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Multi Sourced Equivalent Norms In International Law

Author: Tomer Broude
Publisher: Bloomsbury Publishing
ISBN: 1847316395
Size: 32.82 MB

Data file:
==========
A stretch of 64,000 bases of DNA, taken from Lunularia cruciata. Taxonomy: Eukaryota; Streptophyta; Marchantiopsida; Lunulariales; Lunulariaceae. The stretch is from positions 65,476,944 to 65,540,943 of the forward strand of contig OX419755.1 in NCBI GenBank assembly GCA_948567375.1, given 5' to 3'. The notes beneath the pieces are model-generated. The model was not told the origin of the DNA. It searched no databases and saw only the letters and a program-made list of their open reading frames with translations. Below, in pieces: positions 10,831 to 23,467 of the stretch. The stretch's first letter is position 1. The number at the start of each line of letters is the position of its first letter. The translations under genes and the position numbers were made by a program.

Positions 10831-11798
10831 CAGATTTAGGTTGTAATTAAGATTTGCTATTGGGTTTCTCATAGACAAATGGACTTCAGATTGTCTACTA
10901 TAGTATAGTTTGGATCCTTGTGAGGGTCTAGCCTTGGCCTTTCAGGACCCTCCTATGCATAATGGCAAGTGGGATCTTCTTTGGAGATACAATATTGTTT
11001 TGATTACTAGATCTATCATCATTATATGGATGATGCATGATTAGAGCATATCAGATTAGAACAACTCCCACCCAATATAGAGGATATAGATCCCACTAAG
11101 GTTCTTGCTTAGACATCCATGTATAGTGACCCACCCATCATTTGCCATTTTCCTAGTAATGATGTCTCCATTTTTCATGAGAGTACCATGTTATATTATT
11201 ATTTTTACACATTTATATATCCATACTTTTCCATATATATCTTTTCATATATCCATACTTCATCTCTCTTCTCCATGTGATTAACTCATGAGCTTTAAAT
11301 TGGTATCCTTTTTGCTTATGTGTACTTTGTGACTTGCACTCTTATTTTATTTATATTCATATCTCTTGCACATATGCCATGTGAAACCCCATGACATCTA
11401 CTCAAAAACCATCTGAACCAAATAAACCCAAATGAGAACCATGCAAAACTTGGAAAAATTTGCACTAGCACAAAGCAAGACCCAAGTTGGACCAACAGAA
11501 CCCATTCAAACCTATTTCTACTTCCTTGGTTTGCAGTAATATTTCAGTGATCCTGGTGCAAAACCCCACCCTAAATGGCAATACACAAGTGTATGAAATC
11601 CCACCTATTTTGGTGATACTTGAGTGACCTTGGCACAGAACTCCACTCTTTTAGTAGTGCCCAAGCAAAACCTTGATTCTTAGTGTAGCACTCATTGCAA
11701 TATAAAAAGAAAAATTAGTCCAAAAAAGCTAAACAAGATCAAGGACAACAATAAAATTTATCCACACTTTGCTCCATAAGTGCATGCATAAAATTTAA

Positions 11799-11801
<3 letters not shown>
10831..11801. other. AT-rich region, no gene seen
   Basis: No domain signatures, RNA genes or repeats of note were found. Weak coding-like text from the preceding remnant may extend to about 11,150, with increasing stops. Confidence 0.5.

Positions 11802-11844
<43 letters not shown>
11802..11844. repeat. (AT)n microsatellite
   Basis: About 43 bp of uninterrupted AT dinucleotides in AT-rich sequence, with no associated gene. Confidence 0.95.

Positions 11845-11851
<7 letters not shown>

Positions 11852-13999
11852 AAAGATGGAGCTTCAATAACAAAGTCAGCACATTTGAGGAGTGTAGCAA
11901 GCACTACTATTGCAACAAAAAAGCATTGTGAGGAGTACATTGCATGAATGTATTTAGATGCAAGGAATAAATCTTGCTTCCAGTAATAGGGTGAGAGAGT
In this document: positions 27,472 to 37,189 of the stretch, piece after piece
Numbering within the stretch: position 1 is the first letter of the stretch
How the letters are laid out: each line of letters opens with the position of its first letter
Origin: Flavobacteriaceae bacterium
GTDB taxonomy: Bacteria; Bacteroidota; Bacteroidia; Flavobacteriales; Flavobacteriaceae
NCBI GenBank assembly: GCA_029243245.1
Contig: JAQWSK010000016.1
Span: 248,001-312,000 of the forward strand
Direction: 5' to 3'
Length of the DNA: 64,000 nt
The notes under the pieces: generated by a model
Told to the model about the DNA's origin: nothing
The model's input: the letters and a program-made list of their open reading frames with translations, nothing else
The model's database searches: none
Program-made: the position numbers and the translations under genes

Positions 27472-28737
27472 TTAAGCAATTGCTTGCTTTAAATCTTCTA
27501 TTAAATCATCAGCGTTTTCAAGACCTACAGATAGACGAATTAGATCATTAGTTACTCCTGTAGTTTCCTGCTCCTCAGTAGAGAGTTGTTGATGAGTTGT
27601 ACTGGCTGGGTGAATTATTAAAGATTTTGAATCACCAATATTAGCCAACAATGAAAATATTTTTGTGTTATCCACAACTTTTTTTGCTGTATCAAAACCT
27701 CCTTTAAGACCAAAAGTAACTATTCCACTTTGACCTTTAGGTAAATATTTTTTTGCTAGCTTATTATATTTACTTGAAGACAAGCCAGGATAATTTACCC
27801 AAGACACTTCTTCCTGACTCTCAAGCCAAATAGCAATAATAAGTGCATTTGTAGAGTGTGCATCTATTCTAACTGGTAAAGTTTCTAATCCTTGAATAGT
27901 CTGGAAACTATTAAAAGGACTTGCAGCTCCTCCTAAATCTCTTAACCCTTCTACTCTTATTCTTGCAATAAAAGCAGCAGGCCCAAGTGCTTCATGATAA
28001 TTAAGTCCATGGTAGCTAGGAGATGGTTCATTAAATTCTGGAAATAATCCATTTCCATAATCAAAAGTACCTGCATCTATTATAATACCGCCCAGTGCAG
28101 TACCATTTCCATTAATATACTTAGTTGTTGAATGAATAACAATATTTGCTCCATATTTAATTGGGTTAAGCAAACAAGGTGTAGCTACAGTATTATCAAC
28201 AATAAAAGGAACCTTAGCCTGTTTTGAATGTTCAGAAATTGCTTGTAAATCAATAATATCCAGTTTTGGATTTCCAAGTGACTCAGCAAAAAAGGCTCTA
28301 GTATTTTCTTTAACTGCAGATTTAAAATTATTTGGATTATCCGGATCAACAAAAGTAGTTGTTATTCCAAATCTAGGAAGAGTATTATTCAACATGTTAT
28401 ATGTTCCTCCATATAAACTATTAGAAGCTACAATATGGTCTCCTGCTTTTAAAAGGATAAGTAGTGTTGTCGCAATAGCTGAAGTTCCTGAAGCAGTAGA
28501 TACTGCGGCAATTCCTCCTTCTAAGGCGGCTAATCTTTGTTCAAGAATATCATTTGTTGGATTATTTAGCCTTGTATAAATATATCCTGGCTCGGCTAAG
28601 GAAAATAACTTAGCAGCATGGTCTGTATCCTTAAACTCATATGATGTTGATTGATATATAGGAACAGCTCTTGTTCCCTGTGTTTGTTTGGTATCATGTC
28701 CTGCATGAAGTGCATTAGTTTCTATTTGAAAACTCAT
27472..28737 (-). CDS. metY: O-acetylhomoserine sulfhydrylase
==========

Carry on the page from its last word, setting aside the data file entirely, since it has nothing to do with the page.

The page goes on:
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Recent decades have witnessed an impressive process of normative development in international law. Numerous new treaties have been concluded, at global and regional levels, establishing far-reaching international legal and regulatory regimes in important areas such as human rights, international trade, environmental protection, criminal law, intellectual property, and more. New political and judicial institutions have been established to develop, apply and adjudicate these rules. This trend has been accompanied by the growing consolidation of treaty norms into international custom, and increased references to international law in domestic settings. As a result of these developments, international relations have now reached an unprecedented level of normative density and intensity, but they have also given rise to the phenomenon of 'fragmentation'. The debate over the fragmentation of international law has largely focused on conflicts: conflicts of norms and conflicts of authority. However, the same developments that have given rise to greater conflict and contradiction in international law, have also produced a growing amount of normative equivalence between rules in different fields of international law. New treaty rules often echo existing international customary norms. Regional arrangements reinforce undertakings that already exist at the global level; and common concerns and solutions appear in many international legal fields. This book focuses on such instances of normative parallelism, developing the concept of 'multisourced equivalent norms' in international law, with contributions by leading international law experts exploring the legal and political implications of the concept in a variety of contexts that span the full spectrum of international legal norms and institutions. By concentrating on situations governed by a multitude of similar norms, the book emphasizes the importance of legal contexts and institutional settings to international law-interpretation and application.